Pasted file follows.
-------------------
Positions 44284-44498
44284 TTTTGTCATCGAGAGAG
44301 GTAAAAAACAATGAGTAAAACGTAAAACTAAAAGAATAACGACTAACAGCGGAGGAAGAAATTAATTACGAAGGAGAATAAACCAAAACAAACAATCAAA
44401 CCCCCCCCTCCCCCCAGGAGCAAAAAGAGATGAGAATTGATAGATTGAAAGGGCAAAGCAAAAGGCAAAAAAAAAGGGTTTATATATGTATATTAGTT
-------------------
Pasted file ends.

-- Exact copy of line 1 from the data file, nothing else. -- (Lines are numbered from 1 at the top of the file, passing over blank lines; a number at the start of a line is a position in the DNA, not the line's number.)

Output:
Positions 44284-44498